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THU0331 Do EEG Changes in SLE Correlate with SLE Disease Activity?
  1. I. Atukorala1,
  2. P. Weeratunga2,
  3. S. Gunasekera3,
  4. N. Gunawardena4,
  5. T. Chang5
  1. 1Clinical Medicine, Faculty of Medicine University of Colombo
  2. 2University Medical Unit
  3. 3Department of Neurophysiology, National Hospital Sri Lanka
  4. 4Department of Community Medicine, Faculty of Medicine, University of Colombo, Colombo
  5. 5Clinical Medicine, Faculty of Medicine University of Colombo, Colombo 8, Sri Lanka


Background Subclinical electroencephalographic (EEG) changes are seen in patients with systemic lupus erythematosus (SLE), including those without central nervous system (CNS) involvement [1]. Baseline and paroxysmal EEG changes are seen in the majority, but temporo-limbic changes occur more commonly in those with seizures [2]. It is yet unknown if SLE disease activity correlates with EEG changes seen in SLE. Moreover, no particular EEG patterns have been described in in SLE patients with and without CNS involvement. An EEG marker of disease activity or CNS involvement will be critical in selecting patients with CNS lupus for aggressive immune suppression.

Objectives Describe the association of EEG changes with

(1) SLE disease activity (2)CNS and non-CNS disease flares

Methods 70 subjects fulfilling the American College of Rheumatologists criteria for SLE were evaluated over one year. Patients with previous seizures not due to SLE including CNS infections, head injury & previous neurosurgical procedures were excluded. Socio demographic data, disease characteristics, British Isles Lupus Activity Group (BILAG) disease activity assessment, neuropsychiatric lupus screening questionnaire (NPSLEQ) and 30 minute awake EEGs were collected. Subjects were categorized to two groups depending on current disease activity: Group A-high disease activity (BILAG scores of A and B), Group B-low disease activity. 30min EEGs were read by an investigator blinded to patient information and group allocation.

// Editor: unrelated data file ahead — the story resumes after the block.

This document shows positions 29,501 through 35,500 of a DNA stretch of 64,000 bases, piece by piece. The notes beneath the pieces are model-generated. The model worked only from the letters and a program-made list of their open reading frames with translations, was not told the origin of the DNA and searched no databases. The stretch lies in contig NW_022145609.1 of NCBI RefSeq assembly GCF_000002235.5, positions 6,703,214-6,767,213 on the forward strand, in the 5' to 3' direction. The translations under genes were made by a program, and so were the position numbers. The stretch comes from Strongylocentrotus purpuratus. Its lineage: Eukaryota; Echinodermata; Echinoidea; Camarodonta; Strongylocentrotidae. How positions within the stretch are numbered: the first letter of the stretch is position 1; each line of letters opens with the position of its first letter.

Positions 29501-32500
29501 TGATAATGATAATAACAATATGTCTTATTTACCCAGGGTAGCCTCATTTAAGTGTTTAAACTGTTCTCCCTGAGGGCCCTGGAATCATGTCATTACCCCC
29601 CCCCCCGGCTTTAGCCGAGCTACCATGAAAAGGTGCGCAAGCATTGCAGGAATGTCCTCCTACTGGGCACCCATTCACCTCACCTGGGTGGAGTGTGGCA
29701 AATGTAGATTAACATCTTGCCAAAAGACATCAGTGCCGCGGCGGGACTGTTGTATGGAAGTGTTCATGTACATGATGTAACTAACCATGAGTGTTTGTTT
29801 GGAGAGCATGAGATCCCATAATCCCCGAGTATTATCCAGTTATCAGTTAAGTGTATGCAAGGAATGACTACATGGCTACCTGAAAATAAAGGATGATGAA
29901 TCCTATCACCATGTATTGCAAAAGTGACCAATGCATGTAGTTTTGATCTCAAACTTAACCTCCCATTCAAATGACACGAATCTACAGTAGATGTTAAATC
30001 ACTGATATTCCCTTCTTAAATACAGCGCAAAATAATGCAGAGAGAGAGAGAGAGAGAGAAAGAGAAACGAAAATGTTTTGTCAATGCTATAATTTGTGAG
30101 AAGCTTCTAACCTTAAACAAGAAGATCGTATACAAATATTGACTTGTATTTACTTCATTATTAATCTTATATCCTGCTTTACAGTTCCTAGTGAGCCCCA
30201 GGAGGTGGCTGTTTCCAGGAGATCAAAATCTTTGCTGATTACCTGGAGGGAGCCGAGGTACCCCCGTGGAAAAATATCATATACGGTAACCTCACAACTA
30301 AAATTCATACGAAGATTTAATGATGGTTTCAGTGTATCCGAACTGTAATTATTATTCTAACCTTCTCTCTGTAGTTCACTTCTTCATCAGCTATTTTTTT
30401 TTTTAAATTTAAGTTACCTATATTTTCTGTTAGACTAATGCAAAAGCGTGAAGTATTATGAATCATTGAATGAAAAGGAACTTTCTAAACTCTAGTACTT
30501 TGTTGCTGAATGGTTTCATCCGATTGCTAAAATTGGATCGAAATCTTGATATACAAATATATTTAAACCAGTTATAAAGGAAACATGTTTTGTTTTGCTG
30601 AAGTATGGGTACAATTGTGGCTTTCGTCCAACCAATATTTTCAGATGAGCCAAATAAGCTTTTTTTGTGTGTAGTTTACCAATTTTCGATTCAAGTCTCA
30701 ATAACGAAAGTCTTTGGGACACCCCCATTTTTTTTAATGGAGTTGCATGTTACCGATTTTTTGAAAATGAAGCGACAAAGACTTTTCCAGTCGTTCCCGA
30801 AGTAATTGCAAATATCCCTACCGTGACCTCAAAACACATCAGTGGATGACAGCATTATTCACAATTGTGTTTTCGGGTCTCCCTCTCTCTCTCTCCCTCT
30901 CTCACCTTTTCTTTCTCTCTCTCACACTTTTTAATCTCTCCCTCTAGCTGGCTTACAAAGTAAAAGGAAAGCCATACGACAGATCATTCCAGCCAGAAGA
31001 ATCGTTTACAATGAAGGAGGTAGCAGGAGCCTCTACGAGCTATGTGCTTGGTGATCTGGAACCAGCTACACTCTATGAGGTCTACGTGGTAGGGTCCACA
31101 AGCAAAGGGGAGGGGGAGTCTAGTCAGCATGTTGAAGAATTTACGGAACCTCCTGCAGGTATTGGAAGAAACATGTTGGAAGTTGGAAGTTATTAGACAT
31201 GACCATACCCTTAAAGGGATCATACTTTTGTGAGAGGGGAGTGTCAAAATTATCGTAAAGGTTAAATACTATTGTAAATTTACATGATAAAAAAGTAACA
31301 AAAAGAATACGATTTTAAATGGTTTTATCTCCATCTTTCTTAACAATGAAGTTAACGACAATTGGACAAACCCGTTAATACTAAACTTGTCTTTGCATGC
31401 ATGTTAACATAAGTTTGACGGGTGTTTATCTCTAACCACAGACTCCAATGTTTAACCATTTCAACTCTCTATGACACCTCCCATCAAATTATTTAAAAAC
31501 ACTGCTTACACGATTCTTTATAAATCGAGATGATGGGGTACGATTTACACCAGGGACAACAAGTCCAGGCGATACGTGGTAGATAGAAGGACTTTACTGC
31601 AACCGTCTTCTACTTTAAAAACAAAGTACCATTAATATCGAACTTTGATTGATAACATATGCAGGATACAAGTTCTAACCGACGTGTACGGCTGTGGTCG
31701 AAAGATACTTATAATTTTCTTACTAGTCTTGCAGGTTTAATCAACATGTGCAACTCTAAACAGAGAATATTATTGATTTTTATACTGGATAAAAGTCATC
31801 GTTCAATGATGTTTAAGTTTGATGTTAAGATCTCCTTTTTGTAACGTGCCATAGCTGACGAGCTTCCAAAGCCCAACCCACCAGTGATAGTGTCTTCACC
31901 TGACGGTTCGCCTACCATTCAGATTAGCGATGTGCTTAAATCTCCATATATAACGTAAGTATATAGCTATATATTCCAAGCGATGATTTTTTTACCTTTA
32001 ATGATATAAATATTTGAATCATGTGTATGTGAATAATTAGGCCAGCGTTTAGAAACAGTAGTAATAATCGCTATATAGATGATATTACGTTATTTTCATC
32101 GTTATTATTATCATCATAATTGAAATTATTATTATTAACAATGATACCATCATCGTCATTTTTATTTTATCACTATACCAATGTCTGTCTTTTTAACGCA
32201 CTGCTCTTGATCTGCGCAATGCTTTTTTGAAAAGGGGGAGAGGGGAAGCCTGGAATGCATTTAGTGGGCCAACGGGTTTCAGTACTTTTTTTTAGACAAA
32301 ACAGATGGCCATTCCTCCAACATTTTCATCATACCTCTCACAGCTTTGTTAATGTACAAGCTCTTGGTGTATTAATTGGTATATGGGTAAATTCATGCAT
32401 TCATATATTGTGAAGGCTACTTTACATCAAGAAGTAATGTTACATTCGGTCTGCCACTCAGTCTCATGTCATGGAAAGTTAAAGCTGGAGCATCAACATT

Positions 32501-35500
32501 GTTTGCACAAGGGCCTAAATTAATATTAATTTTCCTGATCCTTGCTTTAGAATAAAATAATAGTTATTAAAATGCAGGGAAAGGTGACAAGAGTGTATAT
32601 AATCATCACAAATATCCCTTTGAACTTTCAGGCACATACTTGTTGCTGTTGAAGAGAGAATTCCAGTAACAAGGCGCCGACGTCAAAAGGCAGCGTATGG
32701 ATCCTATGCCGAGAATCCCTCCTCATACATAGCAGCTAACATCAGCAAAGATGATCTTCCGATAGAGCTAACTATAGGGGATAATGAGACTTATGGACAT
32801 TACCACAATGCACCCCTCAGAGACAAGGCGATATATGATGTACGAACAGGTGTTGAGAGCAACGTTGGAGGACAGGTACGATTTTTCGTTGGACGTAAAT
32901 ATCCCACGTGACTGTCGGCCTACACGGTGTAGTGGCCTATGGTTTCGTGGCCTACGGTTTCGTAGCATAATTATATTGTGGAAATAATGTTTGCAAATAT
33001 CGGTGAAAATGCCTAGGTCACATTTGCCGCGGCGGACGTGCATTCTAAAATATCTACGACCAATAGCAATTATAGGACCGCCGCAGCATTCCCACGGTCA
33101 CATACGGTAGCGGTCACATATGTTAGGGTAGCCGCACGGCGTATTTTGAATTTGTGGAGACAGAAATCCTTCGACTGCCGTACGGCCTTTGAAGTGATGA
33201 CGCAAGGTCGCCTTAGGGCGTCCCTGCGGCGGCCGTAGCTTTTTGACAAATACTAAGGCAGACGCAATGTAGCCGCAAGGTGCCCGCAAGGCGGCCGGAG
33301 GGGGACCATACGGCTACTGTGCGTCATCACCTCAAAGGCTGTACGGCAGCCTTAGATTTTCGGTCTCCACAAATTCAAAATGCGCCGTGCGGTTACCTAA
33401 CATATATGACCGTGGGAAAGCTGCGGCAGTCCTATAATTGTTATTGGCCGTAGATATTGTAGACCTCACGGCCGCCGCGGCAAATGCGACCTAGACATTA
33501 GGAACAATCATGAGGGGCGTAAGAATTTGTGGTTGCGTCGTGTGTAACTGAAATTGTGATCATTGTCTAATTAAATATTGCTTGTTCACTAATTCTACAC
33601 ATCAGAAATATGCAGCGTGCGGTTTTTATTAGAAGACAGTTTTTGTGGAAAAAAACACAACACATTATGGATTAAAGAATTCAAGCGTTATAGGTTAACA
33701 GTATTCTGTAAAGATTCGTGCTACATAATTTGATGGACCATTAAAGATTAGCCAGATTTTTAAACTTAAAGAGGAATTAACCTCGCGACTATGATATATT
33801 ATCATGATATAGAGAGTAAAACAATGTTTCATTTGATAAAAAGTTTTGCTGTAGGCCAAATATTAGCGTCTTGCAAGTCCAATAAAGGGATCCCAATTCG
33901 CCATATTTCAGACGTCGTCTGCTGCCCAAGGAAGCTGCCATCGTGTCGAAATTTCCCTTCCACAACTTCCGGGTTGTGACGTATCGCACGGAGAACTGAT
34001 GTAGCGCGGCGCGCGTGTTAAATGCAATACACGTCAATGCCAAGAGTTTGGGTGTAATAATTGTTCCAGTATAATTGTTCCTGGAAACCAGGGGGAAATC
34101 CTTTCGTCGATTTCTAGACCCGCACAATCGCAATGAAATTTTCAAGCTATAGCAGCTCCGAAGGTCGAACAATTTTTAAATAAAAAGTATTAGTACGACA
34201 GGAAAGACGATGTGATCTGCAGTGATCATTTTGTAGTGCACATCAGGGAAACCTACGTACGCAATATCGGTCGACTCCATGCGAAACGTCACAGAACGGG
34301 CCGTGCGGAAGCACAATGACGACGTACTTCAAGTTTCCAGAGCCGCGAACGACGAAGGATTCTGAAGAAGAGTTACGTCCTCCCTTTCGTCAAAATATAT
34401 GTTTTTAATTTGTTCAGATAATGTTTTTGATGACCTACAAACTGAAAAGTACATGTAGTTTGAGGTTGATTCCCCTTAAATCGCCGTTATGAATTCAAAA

Results Group A comprised of 20 (Mean age 32 (SD = 7.7)) and Group B comprised of 50 patients (Mean Age 33 (SD = 8.1). The majority were female (95% in Group A; 96% in Group B). In Group A, 50 % had CNS flares at assessment with the remainder having renal flares: 85% & 15% of group A had BILAG scores of A & B respectively. In Group B, 30% & 70% had previous CNS & renal involvement respectively. Of them 2%, 80% and 8% had BILAG scores of C, D, E respectively. The mean NPSLEQ score was 22 in active CNS SLE and 10 in renal flares.

Abnormal EEG findings were more common in Group A (70%) compared to Group B (12%) (p =0.002). In group A, those with CNS (90%) and renal flares (50%) had abnormal EEGs (p=0.58). But, temporal lobe changes were more common in active CNS flares (44%) compared to renal flares (0%) (p=0.032). Higher scores on NPSLQ screening were significantly associated with CNS flares (p=0.021) and focal temporal activity (p= 0.038). Temporal changes were also seen in 50% of patients with previous CNS lupus. Lateralisation was not detected in those with focal changes.

Conclusions Abnormal EEGs in SLE were associated with high disease activity and high NPSLQ score. Subjects with active and chronic CNS involvement were more likely to have temporal changes on EEG than those with renal involvement. Temporal EEG changes may be useful in differentiating patients with CNS involvement from those with other system flares.


  1. Gora MK et al. Wiad Lek. 2003; 56(5-6):220-226.

  2. Glanz BI et al. Clin Electroencephalogr. 1998 Jul; 29(3):128-131.

Disclosure of Interest None Declared

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